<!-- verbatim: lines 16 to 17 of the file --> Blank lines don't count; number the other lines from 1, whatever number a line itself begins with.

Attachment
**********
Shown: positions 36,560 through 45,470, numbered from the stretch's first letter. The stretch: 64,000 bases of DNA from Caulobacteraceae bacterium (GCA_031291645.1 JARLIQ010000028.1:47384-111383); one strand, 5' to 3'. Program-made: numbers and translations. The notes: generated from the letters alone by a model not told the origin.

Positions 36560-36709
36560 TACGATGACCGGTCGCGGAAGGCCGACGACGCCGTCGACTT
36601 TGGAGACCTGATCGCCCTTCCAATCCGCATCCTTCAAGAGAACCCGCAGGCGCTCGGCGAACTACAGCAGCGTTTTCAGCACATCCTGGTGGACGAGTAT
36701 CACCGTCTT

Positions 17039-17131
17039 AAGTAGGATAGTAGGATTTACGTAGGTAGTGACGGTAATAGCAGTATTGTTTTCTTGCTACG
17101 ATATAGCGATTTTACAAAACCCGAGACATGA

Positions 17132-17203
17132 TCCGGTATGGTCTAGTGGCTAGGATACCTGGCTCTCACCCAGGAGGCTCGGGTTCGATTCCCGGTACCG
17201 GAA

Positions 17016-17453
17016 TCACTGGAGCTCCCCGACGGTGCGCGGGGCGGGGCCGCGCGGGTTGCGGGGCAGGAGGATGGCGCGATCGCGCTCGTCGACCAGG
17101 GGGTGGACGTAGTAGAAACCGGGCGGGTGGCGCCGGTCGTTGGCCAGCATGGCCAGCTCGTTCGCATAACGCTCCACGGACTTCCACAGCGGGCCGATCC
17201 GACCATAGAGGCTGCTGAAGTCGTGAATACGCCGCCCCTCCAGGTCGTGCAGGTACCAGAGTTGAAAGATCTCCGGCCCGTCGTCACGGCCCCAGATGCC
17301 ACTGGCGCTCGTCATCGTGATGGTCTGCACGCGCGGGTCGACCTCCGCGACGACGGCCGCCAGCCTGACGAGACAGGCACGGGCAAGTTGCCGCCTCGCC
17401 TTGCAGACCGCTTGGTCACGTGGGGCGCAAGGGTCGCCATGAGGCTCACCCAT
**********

17301 ACTGGCGCTCGTCATCGTGATGGTCTGCACGCGCGGGTCGACCTCCGCGACGACGGCCGCCAGCCTGACGAGACAGGCACGGGCAAGTTGCCGCCTCGCC
17401 TTGCAGACCGCTTGGTCACGTGGGGCGCAAGGGTCGCCATGAGGCTCACCCAT